Another way to measure the baby’s heart rate during childbirth is with the fetal scalp electrode (FSE): A tiny screw on the end of a catheter that is inserted into the baby’s head. “The fetal scalp electrode is not a pleasant method,” Manuel says. “But with the existing technology, it is the only way to properly measure babies during childbirth.” Nemo Healthcare wants to change that. This is because the new technology is just as accurate as the current invasive fetal scalp electrode.
A long way to go
In the meantime, it is clear that Nemo Healthcare’s technology is going to have a major impact on the advancement of obstetrics. Although the road to the new equipment was long and not always easy. Manuel: “As a start-up, you always have more ideas for your development than there is money.” He explains that between 2010 and 2015, the company managed to make some progress with small investments and loans from Bright Move and others, but after that, it stalled. The money ran out and salary payouts were delayed.
In early 2016, a grant from the European Union (the Horizon 2020 program) was approved and around four private parties invested in Nemo Healthcare. Then all of a sudden, the company had €7 million at its disposal and the development of the product gained momentum. By the end of 2018, the first version of the product was certified and was made available to selected hospitals.
The funding came at exactly the right time, but it could have all worked out quite differently. There had been 1100 applications for the grants that the Horizon 2020 program provided. Ultimately, Nemo Healthcare was able to secure the largest grant amount. Attracting investors in an early phase before a product has had the chance to prove itself on the market is not easy either: “For the steps from concept to a first product, pockets of funding can often be found. But at a certain point, investors have to step in with serious amounts of money,” says Frank van de Ven, business developer at Bright Move and TU/e.
The luck factor
Given that development and validation in medical systems is done very meticulously, these procedures often take a long time. For example, companies need resources in order to have their product undergo extensive clinical testing and approval. This allows them to prove that the technology works and is safe. But a lot of investors want to see proof before they decide to invest.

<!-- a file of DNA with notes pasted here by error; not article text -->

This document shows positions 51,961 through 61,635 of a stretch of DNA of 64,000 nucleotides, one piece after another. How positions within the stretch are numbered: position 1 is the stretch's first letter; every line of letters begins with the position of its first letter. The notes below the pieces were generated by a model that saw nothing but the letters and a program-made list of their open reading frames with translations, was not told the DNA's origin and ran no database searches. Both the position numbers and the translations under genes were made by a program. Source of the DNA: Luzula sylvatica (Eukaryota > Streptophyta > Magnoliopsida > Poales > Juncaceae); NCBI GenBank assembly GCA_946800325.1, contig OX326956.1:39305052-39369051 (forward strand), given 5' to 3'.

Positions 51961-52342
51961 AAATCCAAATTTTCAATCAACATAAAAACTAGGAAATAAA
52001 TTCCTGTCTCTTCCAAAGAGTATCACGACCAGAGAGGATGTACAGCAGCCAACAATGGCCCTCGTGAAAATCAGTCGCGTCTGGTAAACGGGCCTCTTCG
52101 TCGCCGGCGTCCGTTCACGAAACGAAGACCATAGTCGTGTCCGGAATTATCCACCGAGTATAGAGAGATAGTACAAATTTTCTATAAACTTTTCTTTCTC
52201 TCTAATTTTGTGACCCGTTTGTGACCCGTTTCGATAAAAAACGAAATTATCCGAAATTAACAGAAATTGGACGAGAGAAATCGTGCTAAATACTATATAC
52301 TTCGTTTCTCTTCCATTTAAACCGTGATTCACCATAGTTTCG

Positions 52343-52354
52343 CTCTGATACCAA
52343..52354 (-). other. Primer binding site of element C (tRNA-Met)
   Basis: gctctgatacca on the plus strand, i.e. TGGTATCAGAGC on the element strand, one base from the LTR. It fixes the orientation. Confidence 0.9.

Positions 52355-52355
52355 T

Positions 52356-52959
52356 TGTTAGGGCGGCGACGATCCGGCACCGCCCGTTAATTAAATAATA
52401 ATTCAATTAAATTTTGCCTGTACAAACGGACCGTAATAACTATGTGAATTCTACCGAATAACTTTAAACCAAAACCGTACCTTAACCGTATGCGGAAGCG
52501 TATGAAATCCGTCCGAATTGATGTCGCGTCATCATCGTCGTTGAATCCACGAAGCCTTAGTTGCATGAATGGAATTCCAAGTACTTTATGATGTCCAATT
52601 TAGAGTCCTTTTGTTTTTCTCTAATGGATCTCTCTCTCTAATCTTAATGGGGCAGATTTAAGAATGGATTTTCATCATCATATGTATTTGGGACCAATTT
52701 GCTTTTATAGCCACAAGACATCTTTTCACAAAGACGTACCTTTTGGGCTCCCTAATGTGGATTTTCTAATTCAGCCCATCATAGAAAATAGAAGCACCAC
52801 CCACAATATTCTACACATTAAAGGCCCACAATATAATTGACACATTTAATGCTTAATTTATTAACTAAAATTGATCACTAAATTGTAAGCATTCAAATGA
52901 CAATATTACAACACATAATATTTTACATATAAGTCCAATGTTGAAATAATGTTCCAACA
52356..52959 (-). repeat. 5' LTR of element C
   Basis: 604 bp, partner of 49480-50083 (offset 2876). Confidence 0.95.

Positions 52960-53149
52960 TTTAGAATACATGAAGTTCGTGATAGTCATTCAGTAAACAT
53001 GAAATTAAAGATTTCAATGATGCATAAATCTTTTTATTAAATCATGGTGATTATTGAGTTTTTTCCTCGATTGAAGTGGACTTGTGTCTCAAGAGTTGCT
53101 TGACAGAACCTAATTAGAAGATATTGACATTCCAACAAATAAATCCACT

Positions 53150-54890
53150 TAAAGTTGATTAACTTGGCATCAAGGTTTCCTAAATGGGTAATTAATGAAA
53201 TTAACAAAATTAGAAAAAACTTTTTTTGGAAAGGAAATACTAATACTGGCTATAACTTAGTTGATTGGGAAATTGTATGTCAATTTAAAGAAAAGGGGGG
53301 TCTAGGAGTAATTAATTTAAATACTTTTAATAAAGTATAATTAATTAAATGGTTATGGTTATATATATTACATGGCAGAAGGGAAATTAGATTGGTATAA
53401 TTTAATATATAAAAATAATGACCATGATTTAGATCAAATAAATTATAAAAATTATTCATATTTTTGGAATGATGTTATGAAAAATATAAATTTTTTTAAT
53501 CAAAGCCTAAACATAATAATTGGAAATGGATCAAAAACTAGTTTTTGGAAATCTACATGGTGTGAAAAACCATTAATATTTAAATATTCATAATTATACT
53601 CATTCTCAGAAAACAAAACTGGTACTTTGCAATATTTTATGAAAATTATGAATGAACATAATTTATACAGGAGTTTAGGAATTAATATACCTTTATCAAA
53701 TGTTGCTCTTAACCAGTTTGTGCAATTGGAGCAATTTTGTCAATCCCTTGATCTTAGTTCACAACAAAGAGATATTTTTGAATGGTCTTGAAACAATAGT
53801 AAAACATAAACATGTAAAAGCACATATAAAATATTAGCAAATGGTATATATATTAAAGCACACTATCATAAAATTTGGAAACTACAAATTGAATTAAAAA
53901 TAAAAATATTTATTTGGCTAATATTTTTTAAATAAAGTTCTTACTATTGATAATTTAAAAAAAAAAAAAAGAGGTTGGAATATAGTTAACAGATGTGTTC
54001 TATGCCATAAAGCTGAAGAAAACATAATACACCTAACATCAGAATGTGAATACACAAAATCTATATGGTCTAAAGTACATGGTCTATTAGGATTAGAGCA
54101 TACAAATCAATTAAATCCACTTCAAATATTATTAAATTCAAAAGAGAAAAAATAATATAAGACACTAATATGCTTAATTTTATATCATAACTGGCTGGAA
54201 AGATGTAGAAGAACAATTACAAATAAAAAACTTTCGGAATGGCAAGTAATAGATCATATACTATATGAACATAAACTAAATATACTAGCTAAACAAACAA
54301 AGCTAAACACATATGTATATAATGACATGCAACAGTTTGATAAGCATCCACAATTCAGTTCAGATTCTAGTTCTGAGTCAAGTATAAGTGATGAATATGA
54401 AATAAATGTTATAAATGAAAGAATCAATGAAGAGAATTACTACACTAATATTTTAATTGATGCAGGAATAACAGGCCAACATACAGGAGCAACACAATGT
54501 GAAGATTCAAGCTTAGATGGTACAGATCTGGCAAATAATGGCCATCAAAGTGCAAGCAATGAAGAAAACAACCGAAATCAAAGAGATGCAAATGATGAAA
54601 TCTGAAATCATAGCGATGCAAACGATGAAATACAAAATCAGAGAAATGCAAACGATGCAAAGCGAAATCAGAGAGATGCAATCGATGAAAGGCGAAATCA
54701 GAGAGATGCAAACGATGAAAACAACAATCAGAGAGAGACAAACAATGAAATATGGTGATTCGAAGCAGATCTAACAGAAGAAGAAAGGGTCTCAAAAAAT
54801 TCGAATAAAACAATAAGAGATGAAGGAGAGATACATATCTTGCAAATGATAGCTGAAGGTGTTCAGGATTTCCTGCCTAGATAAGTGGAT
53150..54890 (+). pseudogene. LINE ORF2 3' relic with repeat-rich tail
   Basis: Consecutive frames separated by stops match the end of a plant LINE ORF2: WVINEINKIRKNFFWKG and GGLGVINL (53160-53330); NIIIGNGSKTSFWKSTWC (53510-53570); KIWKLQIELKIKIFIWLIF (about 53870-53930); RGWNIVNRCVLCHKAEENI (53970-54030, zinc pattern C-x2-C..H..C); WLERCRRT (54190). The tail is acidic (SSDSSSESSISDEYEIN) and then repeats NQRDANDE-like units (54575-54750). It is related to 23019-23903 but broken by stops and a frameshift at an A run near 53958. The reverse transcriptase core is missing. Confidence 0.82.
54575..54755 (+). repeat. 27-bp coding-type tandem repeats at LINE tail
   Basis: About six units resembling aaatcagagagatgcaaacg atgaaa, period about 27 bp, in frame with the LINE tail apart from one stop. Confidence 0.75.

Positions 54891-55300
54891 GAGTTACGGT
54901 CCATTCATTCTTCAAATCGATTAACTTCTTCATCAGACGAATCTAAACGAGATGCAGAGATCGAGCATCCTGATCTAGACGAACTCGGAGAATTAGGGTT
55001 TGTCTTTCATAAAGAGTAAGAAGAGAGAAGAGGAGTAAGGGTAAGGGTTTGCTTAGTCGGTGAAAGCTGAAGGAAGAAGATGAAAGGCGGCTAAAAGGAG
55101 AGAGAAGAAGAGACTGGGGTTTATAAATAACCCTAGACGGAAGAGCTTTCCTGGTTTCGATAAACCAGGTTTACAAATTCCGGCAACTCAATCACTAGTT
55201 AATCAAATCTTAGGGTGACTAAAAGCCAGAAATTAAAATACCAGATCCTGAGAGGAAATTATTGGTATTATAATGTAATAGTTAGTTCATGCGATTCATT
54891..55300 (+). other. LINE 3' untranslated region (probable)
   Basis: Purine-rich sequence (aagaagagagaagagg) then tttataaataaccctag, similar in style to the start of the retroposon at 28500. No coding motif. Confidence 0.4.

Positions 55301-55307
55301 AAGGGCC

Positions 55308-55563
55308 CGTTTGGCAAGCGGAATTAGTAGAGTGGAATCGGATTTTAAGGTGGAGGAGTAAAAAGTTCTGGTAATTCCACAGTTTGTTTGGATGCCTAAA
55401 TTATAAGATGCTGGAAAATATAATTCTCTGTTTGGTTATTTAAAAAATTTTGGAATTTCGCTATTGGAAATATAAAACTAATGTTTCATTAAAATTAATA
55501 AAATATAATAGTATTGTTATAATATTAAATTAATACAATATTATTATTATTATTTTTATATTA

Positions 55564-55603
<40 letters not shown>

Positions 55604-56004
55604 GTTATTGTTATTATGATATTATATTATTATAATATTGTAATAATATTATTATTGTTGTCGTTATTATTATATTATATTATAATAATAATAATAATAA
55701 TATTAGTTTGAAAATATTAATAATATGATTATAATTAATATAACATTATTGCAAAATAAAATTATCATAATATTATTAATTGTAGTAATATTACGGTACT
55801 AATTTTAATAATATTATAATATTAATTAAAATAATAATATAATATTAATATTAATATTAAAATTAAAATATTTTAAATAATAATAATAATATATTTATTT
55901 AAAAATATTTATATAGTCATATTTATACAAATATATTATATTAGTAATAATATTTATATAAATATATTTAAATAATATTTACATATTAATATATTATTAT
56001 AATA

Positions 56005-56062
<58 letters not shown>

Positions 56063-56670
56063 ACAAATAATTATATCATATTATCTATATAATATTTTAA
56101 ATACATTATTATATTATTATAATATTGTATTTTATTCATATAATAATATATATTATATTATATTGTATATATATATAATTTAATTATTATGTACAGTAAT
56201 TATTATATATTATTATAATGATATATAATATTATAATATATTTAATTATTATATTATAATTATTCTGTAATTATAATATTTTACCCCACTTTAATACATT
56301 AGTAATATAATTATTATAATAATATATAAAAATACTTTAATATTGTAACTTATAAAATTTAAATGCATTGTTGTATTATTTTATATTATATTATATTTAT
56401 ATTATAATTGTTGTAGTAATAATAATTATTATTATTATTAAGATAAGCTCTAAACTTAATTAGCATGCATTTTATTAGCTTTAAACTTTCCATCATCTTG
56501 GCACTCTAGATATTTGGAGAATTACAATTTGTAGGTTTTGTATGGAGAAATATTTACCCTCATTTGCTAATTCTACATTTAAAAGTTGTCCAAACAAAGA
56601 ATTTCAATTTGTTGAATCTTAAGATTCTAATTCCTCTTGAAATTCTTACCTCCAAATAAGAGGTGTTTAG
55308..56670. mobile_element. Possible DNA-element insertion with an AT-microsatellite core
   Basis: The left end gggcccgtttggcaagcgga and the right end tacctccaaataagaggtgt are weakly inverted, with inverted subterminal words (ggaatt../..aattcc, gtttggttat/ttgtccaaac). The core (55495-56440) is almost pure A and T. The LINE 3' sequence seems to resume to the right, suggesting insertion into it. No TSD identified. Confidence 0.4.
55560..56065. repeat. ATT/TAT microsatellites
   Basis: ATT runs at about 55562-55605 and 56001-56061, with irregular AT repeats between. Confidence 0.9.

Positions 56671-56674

“This phase is also referred to as the valley of death in business development.” Van de Ven goes on to say, “In order to get through this, you have to have a good product and a good story, of course. Although sometimes it is also a matter of being in the right place at the right time, in other words, a bit of luck.” Manuel adds: “We have a product that appeals to many people, it has everything to do with the beginning of life, with pregnancies and healthy children. Everyone comes across that in life. That makes it easier to get people enthused.”
Detecting heart defects
In 2021, Nemo Healthcare is planning to sell the equipment to various hospitals, particularly in Europe. “Then I expect that by the end of 2021, we will be in the black for the first time,” Manuel asserts. Apart from the business side, research into new applications for the technology is also continuing. For example, in collaboration with TU/e, the spin-off is looking into how the equipment can contribute to better detection of congenital heart defects during the 20-week ultrasound scan.
Vullings explains that about forty percent of heart defects are not detected by that ultrasound. While, in some cases, children with heart defects have a much better chance of survival if the defect is detected in time. “Administering certain medications or performing surgery immediately after childbirth can save the baby in some cases,” Vullings continues. Because Nemo Healthcare’s equipment can provide a detailed cardiogram, Vullings believes it will also help reduce the percentage of children in whom a heart defect is not detected before birth.
Nemo’s first device, after almost 20 years of research, product development and marketing, is all set for a huge commercial breakthrough. Manuel and Vullings have every confidence in this. Manuel: “Especially in view of the enthusiastic response from the very first users.”